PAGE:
held at the reunion 19 April 2000
I herewith welcome all the participants of the second reunion of the Steinitz family. It's a pity that some couldn't make it because the date would not fit into their schedule and others because of age or health problems. Let us hope they will be able to join in on the next convention that I'm confident will take place. I believe we have been very lucky to find this brand new hostel in Jerusalem for a bargain price. Let's hope we all feel the same after the reunion.
Before starting with anything else, I like to use this opportunity to express our common gratitude to Reni and Jan who deserve a very special bravo, even when a little late, not only for the idea and the organisation of the first Steinitz convention, but also for creating thereafter, and continuously updating the family archive and family Internet site. No doubt, these operations are time-consuming and require a lot of care and devotion. After having one successful convention, we Israelis had only to follow Reni's and Jan's footprints to make this event a reality. Nevertheless, walking along their footprints was quite a tiresome job.
We more or less doubled the number of participants from the first to the second convention. Considering the number of babies born in these two years (I know at present only of my new-born granddaughter Rimon) this is certainly not due to population explosion, but to the simple fact that the majority of the family lives in Israel. However, one should not overlook the fact that today we widen our horizon and embrace our new family branch coming to us from far New-Zealand. We may say with their integration into our clan, the Steinitz conquest of the globe has been almost accomplished.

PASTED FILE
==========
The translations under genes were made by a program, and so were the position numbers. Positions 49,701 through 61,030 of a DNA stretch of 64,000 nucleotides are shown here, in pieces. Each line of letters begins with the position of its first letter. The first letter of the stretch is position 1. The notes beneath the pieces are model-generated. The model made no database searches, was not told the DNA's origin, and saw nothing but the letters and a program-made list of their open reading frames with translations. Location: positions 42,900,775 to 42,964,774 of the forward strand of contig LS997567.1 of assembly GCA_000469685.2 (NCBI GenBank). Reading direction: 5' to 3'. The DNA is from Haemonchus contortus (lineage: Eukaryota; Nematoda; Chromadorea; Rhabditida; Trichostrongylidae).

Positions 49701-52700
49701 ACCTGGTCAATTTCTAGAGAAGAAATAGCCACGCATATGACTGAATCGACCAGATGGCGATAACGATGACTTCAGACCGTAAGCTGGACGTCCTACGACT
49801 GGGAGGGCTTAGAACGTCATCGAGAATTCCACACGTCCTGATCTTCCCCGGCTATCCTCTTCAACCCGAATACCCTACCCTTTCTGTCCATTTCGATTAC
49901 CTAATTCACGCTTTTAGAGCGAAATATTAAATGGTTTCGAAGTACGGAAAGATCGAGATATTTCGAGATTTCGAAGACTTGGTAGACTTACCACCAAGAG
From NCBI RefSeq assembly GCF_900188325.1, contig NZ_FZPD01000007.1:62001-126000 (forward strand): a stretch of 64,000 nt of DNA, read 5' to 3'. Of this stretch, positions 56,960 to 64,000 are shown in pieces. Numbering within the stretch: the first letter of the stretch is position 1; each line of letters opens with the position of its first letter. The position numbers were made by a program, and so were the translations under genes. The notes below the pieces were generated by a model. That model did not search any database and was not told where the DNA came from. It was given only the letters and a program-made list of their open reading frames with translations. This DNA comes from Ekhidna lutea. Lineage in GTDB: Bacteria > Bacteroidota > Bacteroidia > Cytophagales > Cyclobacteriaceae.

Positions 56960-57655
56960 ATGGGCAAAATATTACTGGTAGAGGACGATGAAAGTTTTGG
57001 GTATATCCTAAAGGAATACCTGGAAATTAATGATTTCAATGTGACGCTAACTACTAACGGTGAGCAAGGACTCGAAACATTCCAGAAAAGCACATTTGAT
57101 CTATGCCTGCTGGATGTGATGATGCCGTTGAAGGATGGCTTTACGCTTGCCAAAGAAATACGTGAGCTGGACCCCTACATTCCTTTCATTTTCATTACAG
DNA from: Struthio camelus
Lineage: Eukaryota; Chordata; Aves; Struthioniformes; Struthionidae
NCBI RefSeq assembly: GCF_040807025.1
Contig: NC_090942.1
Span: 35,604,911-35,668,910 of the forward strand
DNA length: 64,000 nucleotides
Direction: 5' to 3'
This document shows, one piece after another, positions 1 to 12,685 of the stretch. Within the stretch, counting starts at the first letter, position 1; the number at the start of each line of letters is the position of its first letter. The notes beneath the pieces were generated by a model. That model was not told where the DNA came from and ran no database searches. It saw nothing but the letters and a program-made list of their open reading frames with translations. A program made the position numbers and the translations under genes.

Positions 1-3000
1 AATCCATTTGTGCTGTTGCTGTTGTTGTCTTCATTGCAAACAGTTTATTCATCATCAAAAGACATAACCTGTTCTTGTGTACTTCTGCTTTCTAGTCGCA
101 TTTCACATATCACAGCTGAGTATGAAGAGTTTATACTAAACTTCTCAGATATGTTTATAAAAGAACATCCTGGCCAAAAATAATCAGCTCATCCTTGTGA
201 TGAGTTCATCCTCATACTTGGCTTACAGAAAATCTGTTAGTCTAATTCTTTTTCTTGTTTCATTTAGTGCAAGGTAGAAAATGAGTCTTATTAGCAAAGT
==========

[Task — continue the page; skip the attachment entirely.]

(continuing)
In the memorable opening session in Berlin, while being seated comfortably in a big circle on the hotel's lawn, I expressed my wondering what was our uniting factor, the substance that makes us sit there together and causes us to feel members of one family. It seemed to me obvious that such a substance does exist, otherwise, what could make us, reasonable people in general, assemble from all over the world, spending time and money, just to join in an apparently meaningless gathering of a casual collection of people. I said also that I didn't know a satisfactory answer, but felt that such a linkage is lingering invisibly somewhere. Finally, I expressed my hope to accomplish a better insight, at least to my own motivations, at the end of the convention. I believe I express a commonly shared view when saying that the Berlin meeting was a success, yet I made little progress in solving the above riddle.
A few generations ago, not too many before mine, a question like "what is the essence or meaning of a family'" would probably be regarded silly, fit only for the intelligence test of retarded kids. Even a small normal child, was expected to know how the family stands for security, mutual support, ceremonials and rituals etc. Members of the family would be brought up mostly in neighbouring apartments, but at least in the same environment, for sure in the same tradition and culture and of course in the same religion. They would have lived a good portion of their lives closely together, sharing experiences, memories, and possibly also some unique family professional know-how.